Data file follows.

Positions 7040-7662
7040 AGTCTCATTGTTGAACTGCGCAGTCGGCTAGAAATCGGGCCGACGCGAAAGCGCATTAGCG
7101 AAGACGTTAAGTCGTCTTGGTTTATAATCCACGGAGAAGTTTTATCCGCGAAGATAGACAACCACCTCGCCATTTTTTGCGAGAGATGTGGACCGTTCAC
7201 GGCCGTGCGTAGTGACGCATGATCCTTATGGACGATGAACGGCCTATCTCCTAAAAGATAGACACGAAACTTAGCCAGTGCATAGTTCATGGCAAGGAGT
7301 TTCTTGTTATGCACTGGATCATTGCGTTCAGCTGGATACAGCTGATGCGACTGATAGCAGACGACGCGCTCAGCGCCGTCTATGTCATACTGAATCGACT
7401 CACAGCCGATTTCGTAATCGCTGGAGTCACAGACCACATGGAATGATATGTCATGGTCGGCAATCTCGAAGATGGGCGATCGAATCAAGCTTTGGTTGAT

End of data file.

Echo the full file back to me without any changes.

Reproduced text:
Positions 7040-7662
7040 AGTCTCATTGTTGAACTGCGCAGTCGGCTAGAAATCGGGCCGACGCGAAAGCGCATTAGCG
7101 AAGACGTTAAGTCGTCTTGGTTTATAATCCACGGAGAAGTTTTATCCGCGAAGATAGACAACCACCTCGCCATTTTTTGCGAGAGATGTGGACCGTTCAC
7201 GGCCGTGCGTAGTGACGCATGATCCTTATGGACGATGAACGGCCTATCTCCTAAAAGATAGACACGAAACTTAGCCAGTGCATAGTTCATGGCAAGGAGT
7301 TTCTTGTTATGCACTGGATCATTGCGTTCAGCTGGATACAGCTGATGCGACTGATAGCAGACGACGCGCTCAGCGCCGTCTATGTCATACTGAATCGACT
7401 CACAGCCGATTTCGTAATCGCTGGAGTCACAGACCACATGGAATGATATGTCATGGTCGGCAATCTCGAAGATGGGCGATCGAATCAAGCTTTGGTTGAT